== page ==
Vertex Teams up With Durham’s Parion in $80M Lung Drug Deal

Vertex Teams up With Durham’s Parion in $80M Lung Drug Deal

Vertex Pharmaceuticals has reshaped itself into a cystic fibrosis powerhouse the past few years. Today, it’s trying to add to that position by teaming up with a biotech out of Durham, NC, on some experimental drugs for the devastating disorder—and perhaps for other lung diseases as well.

Boston-based Vertex (NASDAQ: VRTX) said this afternoon it’ll collaborate with privately-held Parion Sciences to develop drugs for cystic fibrosis and other unnamed pulmonary diseases. Vertex has paid $80 million initially for rights to two so-called epithelial sodium channel (ENaC) inhibitors, named P-1037 and P-1055, which are already in mid-stage testing for cystic fibrosis. Vertex also has the option to license a third ENaC drug, for which it would pay another $230 million.

The deal includes significant downstream payments as well. Parion could get another $490 million should the ENaC drugs progress forward as CF treatments, plus another $370 million if those drugs start panning out as therapies for unspecified “non-CF pulmonary” diseases. All told, Vertex could potentially shell out nearly $1.2 billion in the partnership, not including royalties to Parion if any of the drugs hit the market.

The move is the latest step in Vertex’s makeover. The company had a brief run as a dominant player in hepatitis C, which began with the approval of telaprevir (Incivek) in 2011. That quickly ended when a new wave of superior treatments came to market, led by sofosbuvir (Sovaldi) from Gilead Sciences (NASDAQ: GILD). The company has since pivoted and rallied around its emerging CF franchise, starting with the landmark FDA approval of ivacaftor (Kalydeco) in 2012, the first drug to treat underlying molecular abnormalities present in some patients. (Previous cystic fibrosis treatments only managed symptoms.)

Ivacaftor is just one piece of the puzzle for Vertex. The drug is only approved to treat patients with genetic mutations, and they make up about 4 percent of the overall CF population. So Vertex is trying to combine the drug with others, expand its reach, and treat more patients.

The company took a big step in that direction last month, when an FDA advisory panel recommended approval of a combination pill of ivacaftor and lumacaftor. The combined therapy, known as Orkambi, could become an option for patients 12 years or older with the most common form of cystic fibrosis—two copies of the genetic mutation known as F508del—should the FDA approve the drug.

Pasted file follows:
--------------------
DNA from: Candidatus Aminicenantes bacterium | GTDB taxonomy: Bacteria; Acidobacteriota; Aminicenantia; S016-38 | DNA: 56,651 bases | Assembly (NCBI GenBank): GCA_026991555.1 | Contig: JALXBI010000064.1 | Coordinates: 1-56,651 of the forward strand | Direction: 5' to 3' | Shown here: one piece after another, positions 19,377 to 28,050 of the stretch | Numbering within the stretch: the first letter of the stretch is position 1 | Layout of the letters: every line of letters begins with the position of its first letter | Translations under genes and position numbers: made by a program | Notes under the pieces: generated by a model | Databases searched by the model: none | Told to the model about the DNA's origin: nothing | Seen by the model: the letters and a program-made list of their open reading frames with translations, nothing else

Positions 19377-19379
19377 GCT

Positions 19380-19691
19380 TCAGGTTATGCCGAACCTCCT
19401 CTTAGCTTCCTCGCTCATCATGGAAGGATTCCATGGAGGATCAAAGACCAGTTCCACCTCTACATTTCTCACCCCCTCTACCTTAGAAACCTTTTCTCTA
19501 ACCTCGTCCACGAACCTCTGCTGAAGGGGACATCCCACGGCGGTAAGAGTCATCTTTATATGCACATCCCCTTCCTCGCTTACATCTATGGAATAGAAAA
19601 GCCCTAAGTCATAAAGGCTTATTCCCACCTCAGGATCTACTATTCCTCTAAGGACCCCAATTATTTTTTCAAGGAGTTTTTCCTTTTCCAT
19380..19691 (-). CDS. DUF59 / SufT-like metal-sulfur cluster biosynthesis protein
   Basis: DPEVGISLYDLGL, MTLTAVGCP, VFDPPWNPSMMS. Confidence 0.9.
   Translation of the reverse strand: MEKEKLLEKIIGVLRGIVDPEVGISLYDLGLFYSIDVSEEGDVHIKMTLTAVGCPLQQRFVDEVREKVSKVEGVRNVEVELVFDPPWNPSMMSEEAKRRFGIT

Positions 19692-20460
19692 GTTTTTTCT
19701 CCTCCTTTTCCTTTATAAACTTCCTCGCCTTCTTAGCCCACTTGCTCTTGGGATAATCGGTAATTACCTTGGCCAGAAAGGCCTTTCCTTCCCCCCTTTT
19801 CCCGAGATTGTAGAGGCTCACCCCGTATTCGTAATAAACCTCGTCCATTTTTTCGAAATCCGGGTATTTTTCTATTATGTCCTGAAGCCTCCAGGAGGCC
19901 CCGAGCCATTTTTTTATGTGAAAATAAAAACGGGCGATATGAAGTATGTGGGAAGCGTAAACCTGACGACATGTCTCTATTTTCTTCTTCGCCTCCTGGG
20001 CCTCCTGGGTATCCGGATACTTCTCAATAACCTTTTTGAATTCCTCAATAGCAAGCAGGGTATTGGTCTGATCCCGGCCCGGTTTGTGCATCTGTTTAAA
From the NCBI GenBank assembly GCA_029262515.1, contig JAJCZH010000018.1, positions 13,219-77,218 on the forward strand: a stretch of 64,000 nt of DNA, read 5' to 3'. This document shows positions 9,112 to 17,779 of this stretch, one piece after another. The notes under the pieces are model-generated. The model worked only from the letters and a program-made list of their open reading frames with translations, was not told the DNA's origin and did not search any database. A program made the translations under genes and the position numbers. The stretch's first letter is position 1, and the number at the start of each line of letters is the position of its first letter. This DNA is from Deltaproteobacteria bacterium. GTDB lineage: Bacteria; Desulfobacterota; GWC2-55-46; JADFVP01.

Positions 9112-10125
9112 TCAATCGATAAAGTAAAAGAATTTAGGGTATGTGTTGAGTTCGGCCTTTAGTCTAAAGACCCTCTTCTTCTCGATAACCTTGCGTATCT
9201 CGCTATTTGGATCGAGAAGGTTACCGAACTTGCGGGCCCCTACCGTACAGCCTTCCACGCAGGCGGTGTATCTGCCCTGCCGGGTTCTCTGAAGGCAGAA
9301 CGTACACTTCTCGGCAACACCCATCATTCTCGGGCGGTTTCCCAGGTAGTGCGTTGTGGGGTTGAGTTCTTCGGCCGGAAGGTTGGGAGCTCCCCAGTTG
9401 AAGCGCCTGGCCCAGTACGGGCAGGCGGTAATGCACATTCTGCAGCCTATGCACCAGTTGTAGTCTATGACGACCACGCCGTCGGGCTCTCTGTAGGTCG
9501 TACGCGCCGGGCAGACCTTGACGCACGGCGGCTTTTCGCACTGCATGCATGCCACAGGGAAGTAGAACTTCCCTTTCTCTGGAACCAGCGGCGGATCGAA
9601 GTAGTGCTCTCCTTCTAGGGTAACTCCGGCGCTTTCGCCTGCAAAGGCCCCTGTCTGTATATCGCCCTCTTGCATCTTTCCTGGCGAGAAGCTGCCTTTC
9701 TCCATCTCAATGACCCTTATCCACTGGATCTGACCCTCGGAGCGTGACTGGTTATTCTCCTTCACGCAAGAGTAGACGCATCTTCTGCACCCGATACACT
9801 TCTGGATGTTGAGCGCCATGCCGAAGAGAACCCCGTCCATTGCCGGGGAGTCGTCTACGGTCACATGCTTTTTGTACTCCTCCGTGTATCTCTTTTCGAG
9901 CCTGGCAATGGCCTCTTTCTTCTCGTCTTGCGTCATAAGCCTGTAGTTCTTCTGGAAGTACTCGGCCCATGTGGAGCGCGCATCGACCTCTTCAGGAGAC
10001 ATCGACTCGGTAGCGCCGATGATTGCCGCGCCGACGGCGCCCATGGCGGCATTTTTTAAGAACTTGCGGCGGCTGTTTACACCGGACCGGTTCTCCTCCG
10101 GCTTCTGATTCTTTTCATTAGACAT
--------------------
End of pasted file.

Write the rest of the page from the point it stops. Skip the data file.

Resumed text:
The agency is expected to make a decision by July 5. Should that happen, Vertex could have a multi-billion dollar franchise on its hands.

Even with those drugs in tow, Vertex is still trying to develop better combinations with better results and that reach more patients. The ivacaftor/lumacaftor combination led to a roughly 3 percent improvement in lung function after six months of treatment in a Phase 3 trial.

One of those plans is a triple therapy—ivacaftor, lumacaftor, and a third drug. Vertex has been trying to do this with other drugs in-house, but now it’s reaching out to Parion for help in that area. P-1037 is in a Phase 2a trial as a monotherapy, but Vertex aims to start a mid-stage study to test the drug in combination with both ivacaftor and lumacaftor in patients with two copies of the F508del mutation.

The idea here is to use complementary mechanisms and overcome genetic mutations that stymie some of Vertex’s drugs. CF causes a buildup of thick mucus in the lungs which occurs when cellular channels meant to shuttle salt and water across cell membranes don’t function properly. Ivacaftor helps prop open those channels, while lumacaftor helps transport a key protein to the surface of cells so ivacaftor can have a greater impact.

With the Parion deal, Vertex is betting that a third mechanism—ENaC inhibition—can help as well. ENaC is an ion channel that helps maintain the balance of salt and water. When it’s hyperactive, as it is in CF, the mucus of the lungs gets dehydrated and thick, and harder to clear out. Blocking ENaC is supposed to hydrate the mucus and make it easier to clear from the lungs.

“This collaboration with Parion complements our ongoing work in CF and supports our two key goals in this disease: to increase the number of people eligible for new CF medicines and to enhance the benefit of treatment,” said Jeffrey Chodakewitz, Vertex’s chief medical officer and executive vice president, in a statement. “The goal of these planned studies of P-1037 is to determine whether ENaC inhibition can improve lung function in people with CF, including those with mutations unlikely to respond to treatment with the investigational combination of lumacaftor and ivacaftor.”

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